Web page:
In study after study, findings have indicated that women more often than men are portrayed in a sexual manner (e.g., dressed in revealing clothing, with bodily postures or facial expressions that imply sexual readiness) and are objectified (e.g., used as a decorative object, or as body parts rather than a whole person).
In addition, a narrow (and unrealistic) standard of physical beauty is heavily emphasized.
These are the models of femininity presented for young girls to study and emulate.
In some studies, the focus was on the sexualization of female characters across all ages, but most focused specifically on young adult women.
This report examines and summarizes psychological theory, research and clinical experience addressing the sexualization of girls.
The report (a) defines sexualization; (b) examines the prevalence and provides examples of sexualization in society and in cultural institutions, as well as interpersonally and intrapsychically; (c) evaluates the evidence suggesting that sexualization has negative consequences for girls and for the rest of society; and (d) describes positive alternatives that may help counteract the the influence of sexualization.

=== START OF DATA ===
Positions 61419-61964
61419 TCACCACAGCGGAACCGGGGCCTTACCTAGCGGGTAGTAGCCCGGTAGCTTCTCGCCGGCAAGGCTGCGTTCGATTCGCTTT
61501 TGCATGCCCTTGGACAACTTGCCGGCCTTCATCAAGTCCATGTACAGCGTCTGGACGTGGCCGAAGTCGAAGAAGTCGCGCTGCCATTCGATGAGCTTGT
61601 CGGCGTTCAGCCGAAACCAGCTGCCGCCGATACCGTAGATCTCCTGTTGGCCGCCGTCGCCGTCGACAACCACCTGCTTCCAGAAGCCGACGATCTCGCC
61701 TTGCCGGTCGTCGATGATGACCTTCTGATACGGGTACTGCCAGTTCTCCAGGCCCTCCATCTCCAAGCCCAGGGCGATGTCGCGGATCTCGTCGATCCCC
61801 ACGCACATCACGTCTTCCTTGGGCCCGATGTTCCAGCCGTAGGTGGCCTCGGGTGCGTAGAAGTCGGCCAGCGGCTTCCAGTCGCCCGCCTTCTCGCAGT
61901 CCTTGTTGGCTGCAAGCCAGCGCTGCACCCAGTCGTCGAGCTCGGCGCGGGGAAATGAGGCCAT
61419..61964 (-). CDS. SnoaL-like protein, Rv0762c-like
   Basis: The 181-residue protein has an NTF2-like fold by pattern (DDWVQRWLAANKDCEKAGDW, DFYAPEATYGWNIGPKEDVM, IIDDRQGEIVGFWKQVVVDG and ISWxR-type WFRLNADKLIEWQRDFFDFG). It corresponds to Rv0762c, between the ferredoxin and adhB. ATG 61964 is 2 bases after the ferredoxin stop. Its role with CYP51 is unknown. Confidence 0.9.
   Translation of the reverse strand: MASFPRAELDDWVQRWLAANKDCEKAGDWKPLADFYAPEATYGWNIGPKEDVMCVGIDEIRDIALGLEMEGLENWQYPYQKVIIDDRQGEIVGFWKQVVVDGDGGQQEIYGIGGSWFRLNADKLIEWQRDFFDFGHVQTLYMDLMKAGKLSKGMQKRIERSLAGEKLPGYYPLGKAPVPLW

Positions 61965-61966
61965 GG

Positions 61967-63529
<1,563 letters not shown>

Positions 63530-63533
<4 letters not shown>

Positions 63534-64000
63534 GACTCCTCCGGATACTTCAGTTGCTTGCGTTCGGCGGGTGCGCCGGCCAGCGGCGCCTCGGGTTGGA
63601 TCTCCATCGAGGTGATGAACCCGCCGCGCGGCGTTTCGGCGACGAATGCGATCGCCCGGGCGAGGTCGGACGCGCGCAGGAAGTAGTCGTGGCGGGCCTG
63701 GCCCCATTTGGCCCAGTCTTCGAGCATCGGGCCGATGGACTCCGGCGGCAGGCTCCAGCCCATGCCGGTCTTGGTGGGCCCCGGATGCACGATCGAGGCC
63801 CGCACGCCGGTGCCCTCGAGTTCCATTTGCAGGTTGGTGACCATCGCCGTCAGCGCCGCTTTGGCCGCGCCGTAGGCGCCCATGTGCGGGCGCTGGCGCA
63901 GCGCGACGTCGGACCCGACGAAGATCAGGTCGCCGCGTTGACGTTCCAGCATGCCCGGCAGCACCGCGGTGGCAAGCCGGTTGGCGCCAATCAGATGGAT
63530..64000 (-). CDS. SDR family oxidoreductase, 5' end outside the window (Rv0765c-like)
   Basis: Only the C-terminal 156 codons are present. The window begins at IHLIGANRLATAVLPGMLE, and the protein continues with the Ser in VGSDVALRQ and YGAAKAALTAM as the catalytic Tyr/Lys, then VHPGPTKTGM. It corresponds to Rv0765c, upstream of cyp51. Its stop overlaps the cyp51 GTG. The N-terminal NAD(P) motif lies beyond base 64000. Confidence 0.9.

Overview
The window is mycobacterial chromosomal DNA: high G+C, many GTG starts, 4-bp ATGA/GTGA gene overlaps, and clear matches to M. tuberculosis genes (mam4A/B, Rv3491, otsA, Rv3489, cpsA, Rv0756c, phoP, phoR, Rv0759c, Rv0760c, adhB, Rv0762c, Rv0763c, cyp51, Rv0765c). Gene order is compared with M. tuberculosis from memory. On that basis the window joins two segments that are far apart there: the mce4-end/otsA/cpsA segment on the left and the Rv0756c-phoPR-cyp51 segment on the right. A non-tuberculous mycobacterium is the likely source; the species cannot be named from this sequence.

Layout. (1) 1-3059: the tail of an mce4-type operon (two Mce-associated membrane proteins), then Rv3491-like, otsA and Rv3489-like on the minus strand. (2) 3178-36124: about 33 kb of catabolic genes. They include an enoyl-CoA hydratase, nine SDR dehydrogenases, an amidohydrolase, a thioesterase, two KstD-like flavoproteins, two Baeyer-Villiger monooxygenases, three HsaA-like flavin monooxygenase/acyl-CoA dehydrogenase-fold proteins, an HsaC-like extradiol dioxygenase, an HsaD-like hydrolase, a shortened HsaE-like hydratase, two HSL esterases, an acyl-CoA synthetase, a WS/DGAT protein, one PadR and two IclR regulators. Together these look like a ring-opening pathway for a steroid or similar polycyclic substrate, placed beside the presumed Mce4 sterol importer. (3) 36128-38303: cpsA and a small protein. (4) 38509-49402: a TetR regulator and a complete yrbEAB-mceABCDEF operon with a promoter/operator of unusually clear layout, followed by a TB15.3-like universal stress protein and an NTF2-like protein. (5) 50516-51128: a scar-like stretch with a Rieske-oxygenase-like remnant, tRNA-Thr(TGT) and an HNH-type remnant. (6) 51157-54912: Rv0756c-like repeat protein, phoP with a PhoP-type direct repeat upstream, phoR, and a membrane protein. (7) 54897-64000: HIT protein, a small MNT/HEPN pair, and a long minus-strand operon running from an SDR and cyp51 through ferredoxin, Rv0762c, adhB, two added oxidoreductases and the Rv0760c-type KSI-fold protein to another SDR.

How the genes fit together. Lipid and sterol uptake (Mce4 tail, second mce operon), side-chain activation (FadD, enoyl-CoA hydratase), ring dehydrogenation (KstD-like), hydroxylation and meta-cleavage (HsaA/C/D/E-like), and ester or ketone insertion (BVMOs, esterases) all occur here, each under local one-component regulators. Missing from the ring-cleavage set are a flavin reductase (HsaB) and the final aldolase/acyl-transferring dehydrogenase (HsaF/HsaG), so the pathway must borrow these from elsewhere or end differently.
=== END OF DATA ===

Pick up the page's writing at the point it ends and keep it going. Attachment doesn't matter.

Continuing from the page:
Research shows that teachers sometimes encourage girls to play at being sexualized adult women (Martin, 1988) or hold beliefs that girls of color are “hypersexual” and thus unlikely to achieve academic success (Rolón-Dow, 2004).Parents may contribute to sexualization in a number of ways.For example, parents may convey the message that maintaining an attractive physical appearance is the most important goal for girls.Although extensive analyses documenting the sexualization of girls, in particular, have yet to be conducted, individual examples can easily be found.
These include advertisements (e.g., the Skechers “naughty and nice” ad that featured Christina Aguilera dressed as a schoolgirl in pigtails, with her shirt unbuttoned, licking a lollipop), dolls (e.g., Bratz dolls dressed in sexualized clothing such as miniskirts, fishnet stockings and feather boas), clothing (thongs sized for 7– to 10-year-olds, some printed with slogans such as “wink wink”), and television programs (e.g., a televised fashion show in which adult models in lingerie were presented as young girls).APA has long been involved in issues related to the impact of media content on children.